How Did the Rate of U.S. Teen Pregnancies Become the Highest in the Developed World?

I see this often: women and girls are too embarrassed to ask sensitive, detailed questions about what is happening to their own bodies. This is true for women and girls of every age. It doesn't help that only 22 states and the District of Columbia require that public schools teach sex education and only 19 states require that, if provided, sex education must be medically, factually or technically accurate. Just to shock you with another fact - according to the Guttmacher Institute, half of the 6.6 million pregnancies in the United States each year are unintended. So, 3.4M pregnancies are entirely unplanned every year.

This is why WomanCare Global is launching an exciting, purposefully provocative educational campaign with actress/activist Jessica Biel. "If You Don't Tell Them, Then Who Will?" is a campaign focused on encouraging women and girls to get educated about their bodies.

WomanCare Global's historical platform has been focused on developing markets and helping women in the poorest countries get access to safe, affordable, sustainable reproductive healthcare products. We focused on this because there are 225 million women who have an unmet need for contraception. As globally conscious individuals, we know that an answer to poverty elimination is allowing women to choose when and if and how often they have children. We know that women in developing countries want smaller family sizes so their children can have a better quality of life than they experienced. Contraception allows women to have children on their own terms - when they are ready. And by doing so, this ensures that every child is a wanted child - that no child is born at the expense of their mother and that, one day, motherhood will never come at the expense of childhood. I am a strong believer in access to education and information so that women can make informed choices. By providing contraceptive choice, women's lives are dramatically improved which has a positive impact on our global economy.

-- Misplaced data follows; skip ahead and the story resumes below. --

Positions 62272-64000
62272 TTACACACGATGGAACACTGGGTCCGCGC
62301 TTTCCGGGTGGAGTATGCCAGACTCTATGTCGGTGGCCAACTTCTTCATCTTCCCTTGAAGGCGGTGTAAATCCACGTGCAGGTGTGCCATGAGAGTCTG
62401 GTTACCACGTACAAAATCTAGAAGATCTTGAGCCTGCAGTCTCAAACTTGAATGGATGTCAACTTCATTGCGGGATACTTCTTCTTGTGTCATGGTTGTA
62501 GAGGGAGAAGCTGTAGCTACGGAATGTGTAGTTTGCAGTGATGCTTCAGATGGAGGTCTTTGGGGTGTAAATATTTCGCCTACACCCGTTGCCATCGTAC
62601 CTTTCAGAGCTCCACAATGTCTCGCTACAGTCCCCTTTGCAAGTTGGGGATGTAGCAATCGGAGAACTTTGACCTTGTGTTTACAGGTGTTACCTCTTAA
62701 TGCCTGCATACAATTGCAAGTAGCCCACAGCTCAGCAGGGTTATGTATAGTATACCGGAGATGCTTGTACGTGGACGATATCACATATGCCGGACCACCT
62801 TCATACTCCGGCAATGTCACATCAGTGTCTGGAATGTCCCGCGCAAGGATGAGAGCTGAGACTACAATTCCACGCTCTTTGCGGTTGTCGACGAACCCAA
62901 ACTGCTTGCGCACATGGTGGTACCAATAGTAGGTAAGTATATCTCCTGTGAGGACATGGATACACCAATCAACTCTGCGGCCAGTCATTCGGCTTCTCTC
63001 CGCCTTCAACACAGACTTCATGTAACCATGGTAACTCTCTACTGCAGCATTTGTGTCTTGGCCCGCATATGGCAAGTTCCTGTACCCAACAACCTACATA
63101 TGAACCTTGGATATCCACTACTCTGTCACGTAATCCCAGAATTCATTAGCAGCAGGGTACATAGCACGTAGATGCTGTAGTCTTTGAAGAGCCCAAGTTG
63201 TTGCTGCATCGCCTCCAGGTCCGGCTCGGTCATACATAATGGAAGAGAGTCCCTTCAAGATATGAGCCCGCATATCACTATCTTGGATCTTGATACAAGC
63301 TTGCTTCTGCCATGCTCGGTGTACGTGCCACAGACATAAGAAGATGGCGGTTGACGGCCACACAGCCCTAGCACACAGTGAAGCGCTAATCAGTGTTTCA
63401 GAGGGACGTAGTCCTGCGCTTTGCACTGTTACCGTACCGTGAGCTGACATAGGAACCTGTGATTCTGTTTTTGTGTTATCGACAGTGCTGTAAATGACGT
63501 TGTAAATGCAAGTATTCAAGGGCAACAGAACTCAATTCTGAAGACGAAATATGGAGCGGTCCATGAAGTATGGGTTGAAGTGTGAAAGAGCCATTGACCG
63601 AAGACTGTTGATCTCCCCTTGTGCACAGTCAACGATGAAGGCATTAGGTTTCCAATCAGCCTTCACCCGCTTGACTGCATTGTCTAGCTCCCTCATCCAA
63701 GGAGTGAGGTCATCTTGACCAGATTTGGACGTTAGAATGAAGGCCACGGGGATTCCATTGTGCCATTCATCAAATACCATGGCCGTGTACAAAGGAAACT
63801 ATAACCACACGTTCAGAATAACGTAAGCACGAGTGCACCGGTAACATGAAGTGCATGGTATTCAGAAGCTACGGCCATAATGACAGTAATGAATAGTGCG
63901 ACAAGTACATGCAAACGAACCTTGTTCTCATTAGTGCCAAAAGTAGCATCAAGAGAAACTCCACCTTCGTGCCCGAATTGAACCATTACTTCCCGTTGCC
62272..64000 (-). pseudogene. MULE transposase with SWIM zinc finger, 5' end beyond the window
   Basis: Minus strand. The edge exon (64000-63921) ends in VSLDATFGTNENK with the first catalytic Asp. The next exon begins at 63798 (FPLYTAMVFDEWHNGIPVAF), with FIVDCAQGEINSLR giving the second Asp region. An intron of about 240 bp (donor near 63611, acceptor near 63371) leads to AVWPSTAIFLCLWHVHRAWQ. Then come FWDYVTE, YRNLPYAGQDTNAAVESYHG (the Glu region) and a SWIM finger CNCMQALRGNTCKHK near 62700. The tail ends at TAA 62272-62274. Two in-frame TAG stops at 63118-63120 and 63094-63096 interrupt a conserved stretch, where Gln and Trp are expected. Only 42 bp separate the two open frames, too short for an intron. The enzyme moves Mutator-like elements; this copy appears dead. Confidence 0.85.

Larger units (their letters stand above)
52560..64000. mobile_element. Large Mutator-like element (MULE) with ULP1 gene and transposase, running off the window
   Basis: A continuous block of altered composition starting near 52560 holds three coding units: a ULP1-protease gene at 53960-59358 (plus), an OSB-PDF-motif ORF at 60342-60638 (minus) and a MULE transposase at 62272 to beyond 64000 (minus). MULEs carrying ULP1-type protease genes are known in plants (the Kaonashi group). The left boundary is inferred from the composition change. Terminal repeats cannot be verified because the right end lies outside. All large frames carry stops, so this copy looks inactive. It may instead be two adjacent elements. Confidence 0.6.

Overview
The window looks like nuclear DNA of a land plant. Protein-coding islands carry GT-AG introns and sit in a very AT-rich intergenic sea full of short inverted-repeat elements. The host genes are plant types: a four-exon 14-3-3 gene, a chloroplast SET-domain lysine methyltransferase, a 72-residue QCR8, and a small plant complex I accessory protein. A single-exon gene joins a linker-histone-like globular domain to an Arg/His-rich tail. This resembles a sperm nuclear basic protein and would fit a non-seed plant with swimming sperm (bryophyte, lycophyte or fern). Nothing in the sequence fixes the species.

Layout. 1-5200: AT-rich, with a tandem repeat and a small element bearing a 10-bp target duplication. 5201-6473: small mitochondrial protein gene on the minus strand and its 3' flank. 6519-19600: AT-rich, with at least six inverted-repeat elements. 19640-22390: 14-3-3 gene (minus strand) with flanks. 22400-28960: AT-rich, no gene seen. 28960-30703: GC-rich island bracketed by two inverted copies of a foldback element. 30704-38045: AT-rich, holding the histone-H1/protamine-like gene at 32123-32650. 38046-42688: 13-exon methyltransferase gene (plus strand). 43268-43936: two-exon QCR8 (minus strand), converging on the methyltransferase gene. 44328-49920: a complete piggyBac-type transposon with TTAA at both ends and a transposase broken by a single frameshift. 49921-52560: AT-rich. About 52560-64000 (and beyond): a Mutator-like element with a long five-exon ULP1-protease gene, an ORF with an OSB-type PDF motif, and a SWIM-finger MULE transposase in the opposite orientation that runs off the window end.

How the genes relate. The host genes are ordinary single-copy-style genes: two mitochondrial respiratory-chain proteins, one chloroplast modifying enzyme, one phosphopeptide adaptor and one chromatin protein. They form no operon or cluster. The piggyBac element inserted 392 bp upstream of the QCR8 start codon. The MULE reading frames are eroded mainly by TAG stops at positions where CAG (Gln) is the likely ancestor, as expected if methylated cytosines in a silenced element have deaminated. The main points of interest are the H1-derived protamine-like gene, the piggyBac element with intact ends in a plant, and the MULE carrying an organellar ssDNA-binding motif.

This brings me to my main point: knowing what I know about women in developing markets, I was surprised that so many women and girls in the US experience issues relating to the lack of education and or knowledge of where to go for right information about how their bodies work. This obviously impacts their choices or, worse, paralyzes them from making choices at all.

So there IS an unmet need here in the United States of America for more easily accessible and factually reliable information that will allow women and girls to make more informed choices.

Women and girls need to feel comfortable and confident about how their bodies work so they can make the right choice for themselves. Lack of education, misinformation and social stigmas have all led to confusion and uncertainty about sex, contraception and the female body. Open conversation and reproductive health education from an early age, and supported throughout a lifetime, can help turn uninformed decisions into powerful, informed choices.

We want to launch a conversation... to launch a million conversations that destroy the notion that women's health is a taboo topic. nothing about our bodies is too sensitive to talk about anytime. We want this campaign to speak to multi-generational women and men, to help remove the stigma attached to these subjects and talking about them with each other and our partners. Our hope is that through our willingness to be wide open, and a bit provocative, we will encourage women to be proactive participants in their own education.

Let's face it, being a woman is serious enough, so it is our hope that we will be a new lighthearted voice of encouragement amongst the powerful voices that already exist for women and girls. We want to help create an environment in which talking about our vaginas is not a sacred conversation behind closed doors, an internet search or an episode on reality television. We want vaginas to be on the agenda in everyday conversations with NO SHAME ALLOWED.